actions. Intimate daily interactions between Jews and their Christian
neighbors fostered the sorts of personal relationships--love affairs,
friendships, and the sharing of beliefs and hopes--that often
motivated acts of voluntary conversion.

In the fourth chapter, "From Vodka to Violence," Schainker argues
that "conversion as a form of boundary crossing raised anxieties
about close interfaith living and became a flashpoint for negotiating
the local politics of confessional and religious toleration" (p.
122). She examines violent tactics some Jews used to "recover" or
discipline converts and the way the Russian conservative press
between the 1870s and the 1890s exploited stories of violence to
portray Jews as religiously intolerant fanatics. Schainker argues
that state policies gave Jewish families and communal authorities
tools to obstruct conversions, for example, by manipulating
ambiguities in metrical records, and explains how shtetl social
networks facilitated intimidation and violence to prevent voluntary
conversion, most often of women. Women appeared not only as victims
but also as agents asserting power over their own identity. This
gendered aspect of apostasy underscored its power to unsettle the
patriarchal order within Jewish society and the imperial state. In
compounding anxieties over Russian and imperial identity, conversion
became a focus of conservative critiques of "Jewish fanaticism" and
of religious toleration.

Part 3 begins with "Relapsed Converts and Tales of Marranism."
Tsarist law allowed conversion to Christianity but made apostasy from
Christianity "a criminal offense ... punishable by exile and hard
labor" (p. 159). The law defied "relapsed" Jews as criminals and
placed criminal responsibility on those who had "seduced" them away
from Orthodoxy.[3] Until the institution of legal freedom of
conscience in 1905, the Russian state judged one's religiosity on
one's behavior. Hence "living as a Jew" was evidence of relapse.
Schainker uses this issue to examine the relationship between
state-defined confessional categories and individual religious
identity. The re-crossing of confessional boundaries by cantonist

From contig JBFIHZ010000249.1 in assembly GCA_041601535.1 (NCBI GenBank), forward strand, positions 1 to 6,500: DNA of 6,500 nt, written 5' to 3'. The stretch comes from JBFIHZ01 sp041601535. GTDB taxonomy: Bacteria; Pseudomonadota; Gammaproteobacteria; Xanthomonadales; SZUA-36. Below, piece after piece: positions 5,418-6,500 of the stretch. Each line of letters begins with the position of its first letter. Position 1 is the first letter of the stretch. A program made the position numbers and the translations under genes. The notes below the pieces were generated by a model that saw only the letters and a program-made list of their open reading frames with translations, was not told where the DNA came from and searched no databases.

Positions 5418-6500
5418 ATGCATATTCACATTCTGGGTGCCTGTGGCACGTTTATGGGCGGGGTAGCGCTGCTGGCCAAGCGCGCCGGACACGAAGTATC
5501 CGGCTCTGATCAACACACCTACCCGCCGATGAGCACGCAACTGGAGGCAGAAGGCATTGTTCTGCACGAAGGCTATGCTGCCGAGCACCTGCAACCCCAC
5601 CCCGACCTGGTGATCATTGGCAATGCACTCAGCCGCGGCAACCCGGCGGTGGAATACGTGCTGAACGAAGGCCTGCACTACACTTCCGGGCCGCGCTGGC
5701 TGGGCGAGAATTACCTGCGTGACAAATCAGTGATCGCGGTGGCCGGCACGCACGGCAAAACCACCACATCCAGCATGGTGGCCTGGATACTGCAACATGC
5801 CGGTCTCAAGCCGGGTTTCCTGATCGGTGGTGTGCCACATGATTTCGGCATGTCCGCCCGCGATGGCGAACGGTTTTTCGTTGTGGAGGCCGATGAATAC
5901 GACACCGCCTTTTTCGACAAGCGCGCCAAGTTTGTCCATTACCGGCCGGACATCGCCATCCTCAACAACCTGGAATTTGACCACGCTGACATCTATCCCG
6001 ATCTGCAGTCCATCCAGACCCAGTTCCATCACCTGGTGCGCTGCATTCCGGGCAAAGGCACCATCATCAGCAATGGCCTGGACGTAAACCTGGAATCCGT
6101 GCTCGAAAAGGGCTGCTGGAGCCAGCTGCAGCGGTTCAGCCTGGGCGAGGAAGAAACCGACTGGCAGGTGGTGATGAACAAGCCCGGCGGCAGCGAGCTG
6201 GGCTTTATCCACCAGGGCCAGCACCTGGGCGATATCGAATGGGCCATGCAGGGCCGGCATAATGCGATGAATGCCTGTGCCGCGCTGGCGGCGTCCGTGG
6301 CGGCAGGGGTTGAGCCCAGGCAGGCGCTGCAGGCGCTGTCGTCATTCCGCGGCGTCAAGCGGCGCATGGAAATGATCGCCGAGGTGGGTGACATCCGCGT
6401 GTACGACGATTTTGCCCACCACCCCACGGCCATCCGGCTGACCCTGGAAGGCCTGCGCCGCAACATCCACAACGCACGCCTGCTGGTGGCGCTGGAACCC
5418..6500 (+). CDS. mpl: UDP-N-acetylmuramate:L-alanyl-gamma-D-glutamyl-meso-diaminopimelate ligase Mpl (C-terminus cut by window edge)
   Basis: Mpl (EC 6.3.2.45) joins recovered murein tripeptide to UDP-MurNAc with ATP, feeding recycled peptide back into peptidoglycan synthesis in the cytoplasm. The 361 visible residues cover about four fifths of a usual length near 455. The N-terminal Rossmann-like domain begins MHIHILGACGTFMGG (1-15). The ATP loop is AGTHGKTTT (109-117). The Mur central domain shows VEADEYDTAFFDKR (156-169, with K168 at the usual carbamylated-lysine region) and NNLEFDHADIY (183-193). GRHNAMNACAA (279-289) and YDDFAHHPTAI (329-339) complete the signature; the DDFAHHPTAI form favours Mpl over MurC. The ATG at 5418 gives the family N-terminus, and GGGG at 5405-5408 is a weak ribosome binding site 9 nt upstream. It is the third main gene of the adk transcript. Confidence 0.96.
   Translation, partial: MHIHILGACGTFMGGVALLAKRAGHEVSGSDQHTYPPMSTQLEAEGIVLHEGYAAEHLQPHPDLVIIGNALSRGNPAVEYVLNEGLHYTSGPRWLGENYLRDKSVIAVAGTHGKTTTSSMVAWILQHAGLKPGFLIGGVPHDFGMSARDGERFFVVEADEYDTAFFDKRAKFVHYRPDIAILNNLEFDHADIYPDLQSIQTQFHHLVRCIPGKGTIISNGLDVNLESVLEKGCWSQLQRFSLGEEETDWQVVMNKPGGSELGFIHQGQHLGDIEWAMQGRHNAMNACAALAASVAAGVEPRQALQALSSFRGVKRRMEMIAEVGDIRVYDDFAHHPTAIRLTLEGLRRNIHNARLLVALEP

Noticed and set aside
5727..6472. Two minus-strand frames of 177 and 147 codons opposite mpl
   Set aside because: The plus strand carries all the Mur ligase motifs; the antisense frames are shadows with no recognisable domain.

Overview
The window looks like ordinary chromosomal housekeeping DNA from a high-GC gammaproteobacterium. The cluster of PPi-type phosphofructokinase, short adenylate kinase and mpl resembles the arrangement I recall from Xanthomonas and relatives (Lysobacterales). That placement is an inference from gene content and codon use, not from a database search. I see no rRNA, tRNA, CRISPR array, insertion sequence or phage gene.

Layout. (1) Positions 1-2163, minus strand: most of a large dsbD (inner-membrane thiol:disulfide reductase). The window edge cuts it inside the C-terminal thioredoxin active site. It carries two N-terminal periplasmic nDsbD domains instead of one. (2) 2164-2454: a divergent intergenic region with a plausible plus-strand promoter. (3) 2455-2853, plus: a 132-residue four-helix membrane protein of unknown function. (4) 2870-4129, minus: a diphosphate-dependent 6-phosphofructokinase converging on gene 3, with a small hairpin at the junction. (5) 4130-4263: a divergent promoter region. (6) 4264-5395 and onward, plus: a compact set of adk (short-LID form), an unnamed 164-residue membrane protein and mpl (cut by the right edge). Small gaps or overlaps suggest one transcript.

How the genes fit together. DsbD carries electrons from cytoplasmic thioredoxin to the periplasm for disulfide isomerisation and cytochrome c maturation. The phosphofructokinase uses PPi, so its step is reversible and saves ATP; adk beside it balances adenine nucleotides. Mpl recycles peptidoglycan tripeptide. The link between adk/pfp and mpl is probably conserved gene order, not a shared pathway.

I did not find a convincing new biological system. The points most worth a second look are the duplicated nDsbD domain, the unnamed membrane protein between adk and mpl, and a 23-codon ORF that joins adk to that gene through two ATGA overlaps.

"mutineers" who sought to return to Judaism and other relapsed
converts exposed the limits of using state-ascribed confessional
identity as a tool for social ordering. Schainker shows that converts
in provincial shtetls often continued to live in a Jewish social
milieu and were accepted as Jews by the Jewish community, and she
focuses on responses to the perceived threat posed by the fluidity of
Jewish identities. Both Russian officials and Jewish commentators
compared converts to the early modern Spanish Marranos. While
officials suspected converts as insincere and thus in need of
surveillance and subject to discrimination, Jewish intellectuals like
Simon Dubnov saw them as victims coerced into conversion by a hostile
state. Schainker sees state policies, under which conversion did not
free neophytes from the legal disabilities imposed on Jews, as tied
to the emergence of the racialized concept of Jewishness. Similarly,
Russian nationalist rhetoric concerning converts and the conservative
press's fixation on Jews' "inherent" violent fanaticism (which found
its most outrageous expression in blood libel accusations) introduced
a racialized discourse about Jews and served the cause of
discrediting the imperial policy of religious toleration.

Schainker's sixth chapter, "Jewish Christian Sects in Southern
Russia," considers the importance of another form of confessional
border-blurring that underscored "the tension between tolerated
confessions and personal faith" (p. 202). Three major Jewish
Christian sects emerged in the Pale's southern "frontier" provinces
in the 1880s and offered a synthesis of Christian and Jewish
religious expression: Joseph Rabinovich's New Testament Israelites,
Jacob Gordon's Spiritual-Biblical Brotherhood, and Jacob Priluker's
New Israel sect. Schainker views these as part of the larger wave of
sectarianism described by historian Sergei Zhuk (_Russia's Lost